E-mails permit back-and-forth discourses with opposing counsel that have two advantages. There’s time to formulate statements with more precision than those blurted out in conversation. There can’t be a disagreement as to what was said because it’s in writing. This method is quicker and easier than drafting letters and mailing or faxing them.
Los Angeles Superior Court Judge William F. Highberger, in a now-completed case, recently permitted communications from opposing counsel and myself via e-mail, obviating the need for the other side to make an ex parte appearance to get the court’s OK on something. (The judge had copies of the e-mails placed in the court file.) That struck me as an intelligent use of a technology that is under-utilized by the courts.
Nonetheless, e-mail suffers from the same infirmity as voicemail, so far as last-minute notice is concerned. There’s a lack of assurance that the communication will attract human attention in a timely manner.
Notice of ex parte proceedings by fax presents distinct issues.
Code of Civil Procedure Secs. 1010.6(6) and 1013(e); California Rules of Court, rule 2008; and Los Angeles County Rules, rule 18.0(g) permit “service” of notice by fax, but only where agreed to by the parties. Does this apply to ex parte motions? I’d suggest it doesn’t.
Application of those provisions would not seem to be contemplated by Rule 379. That rule permits oral notifications. Yet, Secs. 1010.6(6) and 1013(e) are contained among, and linked to, provisions that relate to notices which must, of necessity, be in writing. Sec. 1005, which sets forth the time requirement for most noticed motions, prescribes “written notice,” and §1010 provides that “[n]otices must be in writing.” The provisions in the rules for fax agreements do not appear to have any broader application than the statutes which the rules mirror.
Moreover, the fax provisions refer to “service” of notices—which implies physical delivery of a writing. It would seem oxymoronic to speak in terms of “oral service” of notice. Rule 379 refers to notice of the hearing being “given.” It doesn’t say that notice is “served,” nor would use of that word be sensible where notification may be oral.
There would appear to be no express rule barring notification of an ex parte hearing by fax, just as there is no rule barring such notification by voicemail.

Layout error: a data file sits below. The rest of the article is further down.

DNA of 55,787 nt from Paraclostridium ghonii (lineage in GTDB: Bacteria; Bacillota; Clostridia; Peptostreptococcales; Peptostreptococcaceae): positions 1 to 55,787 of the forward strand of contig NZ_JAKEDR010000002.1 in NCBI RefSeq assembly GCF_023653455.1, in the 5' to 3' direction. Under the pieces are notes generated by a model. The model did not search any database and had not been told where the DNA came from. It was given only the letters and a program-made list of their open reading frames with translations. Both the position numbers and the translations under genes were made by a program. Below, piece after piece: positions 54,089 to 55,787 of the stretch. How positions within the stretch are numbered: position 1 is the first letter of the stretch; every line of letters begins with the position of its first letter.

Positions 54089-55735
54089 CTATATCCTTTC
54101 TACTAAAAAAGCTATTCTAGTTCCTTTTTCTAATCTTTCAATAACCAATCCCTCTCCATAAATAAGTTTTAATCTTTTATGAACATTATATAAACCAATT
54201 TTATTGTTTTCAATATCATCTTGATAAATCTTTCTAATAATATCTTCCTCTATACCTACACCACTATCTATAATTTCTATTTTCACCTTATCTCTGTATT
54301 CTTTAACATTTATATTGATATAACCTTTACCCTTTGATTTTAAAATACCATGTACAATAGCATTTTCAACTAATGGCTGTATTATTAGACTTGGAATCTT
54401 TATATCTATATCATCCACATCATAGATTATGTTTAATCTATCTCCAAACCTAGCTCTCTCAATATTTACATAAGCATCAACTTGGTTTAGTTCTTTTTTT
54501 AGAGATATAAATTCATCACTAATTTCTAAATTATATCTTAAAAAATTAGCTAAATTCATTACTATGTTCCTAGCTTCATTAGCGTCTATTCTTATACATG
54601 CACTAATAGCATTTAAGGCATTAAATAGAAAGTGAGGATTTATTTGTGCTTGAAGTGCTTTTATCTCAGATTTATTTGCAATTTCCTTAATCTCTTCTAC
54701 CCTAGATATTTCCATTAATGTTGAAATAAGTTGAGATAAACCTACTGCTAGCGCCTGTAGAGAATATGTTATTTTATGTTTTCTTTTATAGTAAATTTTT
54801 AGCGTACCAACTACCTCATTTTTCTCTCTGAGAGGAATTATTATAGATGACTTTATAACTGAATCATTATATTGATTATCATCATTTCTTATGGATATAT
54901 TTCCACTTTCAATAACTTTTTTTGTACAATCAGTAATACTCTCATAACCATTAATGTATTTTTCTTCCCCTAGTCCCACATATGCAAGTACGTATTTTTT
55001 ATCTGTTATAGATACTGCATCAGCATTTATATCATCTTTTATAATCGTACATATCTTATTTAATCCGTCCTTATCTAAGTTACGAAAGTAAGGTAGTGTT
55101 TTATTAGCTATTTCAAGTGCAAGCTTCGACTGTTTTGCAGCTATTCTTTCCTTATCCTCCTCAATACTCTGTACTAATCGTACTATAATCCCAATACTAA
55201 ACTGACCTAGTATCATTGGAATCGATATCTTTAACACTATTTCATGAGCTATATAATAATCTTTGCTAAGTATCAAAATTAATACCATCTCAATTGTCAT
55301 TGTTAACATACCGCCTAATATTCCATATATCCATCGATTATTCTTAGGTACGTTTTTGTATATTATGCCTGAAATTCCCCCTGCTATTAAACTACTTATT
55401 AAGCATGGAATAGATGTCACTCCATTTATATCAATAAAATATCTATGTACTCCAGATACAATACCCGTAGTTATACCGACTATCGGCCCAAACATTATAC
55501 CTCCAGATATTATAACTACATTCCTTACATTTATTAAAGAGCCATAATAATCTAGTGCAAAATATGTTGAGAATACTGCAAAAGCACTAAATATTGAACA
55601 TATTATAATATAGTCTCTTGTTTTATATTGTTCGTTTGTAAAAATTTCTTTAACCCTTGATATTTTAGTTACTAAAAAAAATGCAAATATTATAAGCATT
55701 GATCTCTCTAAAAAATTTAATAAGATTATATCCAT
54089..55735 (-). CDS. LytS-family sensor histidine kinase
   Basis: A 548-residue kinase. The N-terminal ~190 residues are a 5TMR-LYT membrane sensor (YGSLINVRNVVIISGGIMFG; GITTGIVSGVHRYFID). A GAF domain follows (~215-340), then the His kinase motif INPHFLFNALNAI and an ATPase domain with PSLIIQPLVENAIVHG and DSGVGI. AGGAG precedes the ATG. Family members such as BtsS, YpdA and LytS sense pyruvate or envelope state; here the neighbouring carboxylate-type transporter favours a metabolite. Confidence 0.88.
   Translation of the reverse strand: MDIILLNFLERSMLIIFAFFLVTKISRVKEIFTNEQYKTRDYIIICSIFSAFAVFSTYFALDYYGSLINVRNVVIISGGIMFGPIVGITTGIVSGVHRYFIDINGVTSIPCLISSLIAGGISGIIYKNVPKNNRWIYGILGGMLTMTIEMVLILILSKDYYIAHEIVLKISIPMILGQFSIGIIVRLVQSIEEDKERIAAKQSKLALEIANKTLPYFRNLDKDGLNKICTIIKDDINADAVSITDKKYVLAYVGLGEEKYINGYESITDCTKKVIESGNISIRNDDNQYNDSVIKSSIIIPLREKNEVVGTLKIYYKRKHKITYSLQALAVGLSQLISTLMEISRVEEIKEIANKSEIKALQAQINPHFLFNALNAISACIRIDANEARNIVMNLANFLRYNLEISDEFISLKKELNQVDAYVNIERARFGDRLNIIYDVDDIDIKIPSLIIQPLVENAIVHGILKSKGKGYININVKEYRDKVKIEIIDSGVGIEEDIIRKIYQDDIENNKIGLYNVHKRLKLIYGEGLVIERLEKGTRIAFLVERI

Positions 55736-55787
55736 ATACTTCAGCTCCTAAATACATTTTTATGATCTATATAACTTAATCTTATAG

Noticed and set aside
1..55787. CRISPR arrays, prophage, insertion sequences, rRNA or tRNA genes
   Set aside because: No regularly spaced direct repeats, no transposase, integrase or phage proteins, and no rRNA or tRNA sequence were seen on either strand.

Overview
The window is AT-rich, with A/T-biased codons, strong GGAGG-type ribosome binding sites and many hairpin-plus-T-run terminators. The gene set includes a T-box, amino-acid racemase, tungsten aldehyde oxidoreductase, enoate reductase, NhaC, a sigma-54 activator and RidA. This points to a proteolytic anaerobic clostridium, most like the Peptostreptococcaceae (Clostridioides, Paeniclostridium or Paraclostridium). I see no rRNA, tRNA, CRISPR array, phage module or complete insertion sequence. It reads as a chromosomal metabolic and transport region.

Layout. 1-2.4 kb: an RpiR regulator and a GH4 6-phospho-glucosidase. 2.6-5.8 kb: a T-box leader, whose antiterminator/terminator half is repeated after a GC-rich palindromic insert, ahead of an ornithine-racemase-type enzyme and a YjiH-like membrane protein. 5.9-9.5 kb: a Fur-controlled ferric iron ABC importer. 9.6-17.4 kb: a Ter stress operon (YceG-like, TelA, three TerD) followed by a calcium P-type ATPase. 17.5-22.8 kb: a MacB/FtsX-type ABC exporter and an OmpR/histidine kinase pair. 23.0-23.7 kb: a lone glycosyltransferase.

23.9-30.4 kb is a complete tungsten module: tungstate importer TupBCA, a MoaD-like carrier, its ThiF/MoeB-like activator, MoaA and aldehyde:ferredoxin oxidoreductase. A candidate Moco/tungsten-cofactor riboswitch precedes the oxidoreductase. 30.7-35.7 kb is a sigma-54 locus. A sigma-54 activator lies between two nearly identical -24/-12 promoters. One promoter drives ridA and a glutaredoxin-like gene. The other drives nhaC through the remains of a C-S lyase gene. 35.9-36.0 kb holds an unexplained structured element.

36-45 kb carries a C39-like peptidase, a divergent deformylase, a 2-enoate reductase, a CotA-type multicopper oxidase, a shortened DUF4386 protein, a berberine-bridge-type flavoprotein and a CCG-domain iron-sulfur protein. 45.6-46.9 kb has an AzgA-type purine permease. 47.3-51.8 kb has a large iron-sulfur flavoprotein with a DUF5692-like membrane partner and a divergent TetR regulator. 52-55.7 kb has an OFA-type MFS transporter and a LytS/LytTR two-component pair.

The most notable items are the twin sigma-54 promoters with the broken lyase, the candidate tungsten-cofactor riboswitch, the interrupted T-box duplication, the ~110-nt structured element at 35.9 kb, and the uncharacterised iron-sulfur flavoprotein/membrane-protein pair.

A fax does have distinct advantages over voicemails as a means of giving notice. A fax is a communiqué printed on paper as it arrives. It is there in the recipient’s office, in physical, concrete form—not something amorphous like a voicemail, electronic signals on a computer, dormant until activated. A fax is, from its inception, real; a voicemail is nothing but potential sound.
Transmissions to conventional fax machines bob out as they are received; they don’t have to be fetched, as voicemails do. If the addressee of the fax isn’t in the office at the moment, others are apt to come across the fax and set in motion the preparation of opposition. By contrast, it’s unlikely that anyone else will review the absent lawyer’s voicemail.
On the other hand, fax machines do jam. Wrong numbers are dialed, with the sender often being oblivious to the error. And, there’s a tendency for faxes to stack up in offices—sometimes for hours—before anyone disburses them to the addressees.
While the statutes and rules relating to service by fax would seem be inapplicable to ex parte hearings, a legislative determination underlying them is worthy of note. It has apparently been discerned that receipt of notice by fax does not equate with the content coming to the attention of the intended recipient. Any period of notice that’s involved is extended by two court days. That proviso, in effect since 1992, followed a pilot project conducted by the Judicial Council from Jan. 1, 1991 to Dec. 31, 1992.
Where a lawyer uses fax to give notice by 10 a.m. of an ex parte hearing the next morning and does not make personal contact with the adversary, it would be brazen for a judge to recognize this as notice satisfying Rule 379. To do so would disregard the Legislature’s determination that there is apt to be a delay between transmission of a fax and the time that there is an awareness of the message.
Rule 379 should be revamped to address notice by voicemail, answering machines, e-mail, and fax. If permitted, the notice period should be enlarged to reflect the prospect of delayed receipt.
Copyright 2003, Metropolitan News Company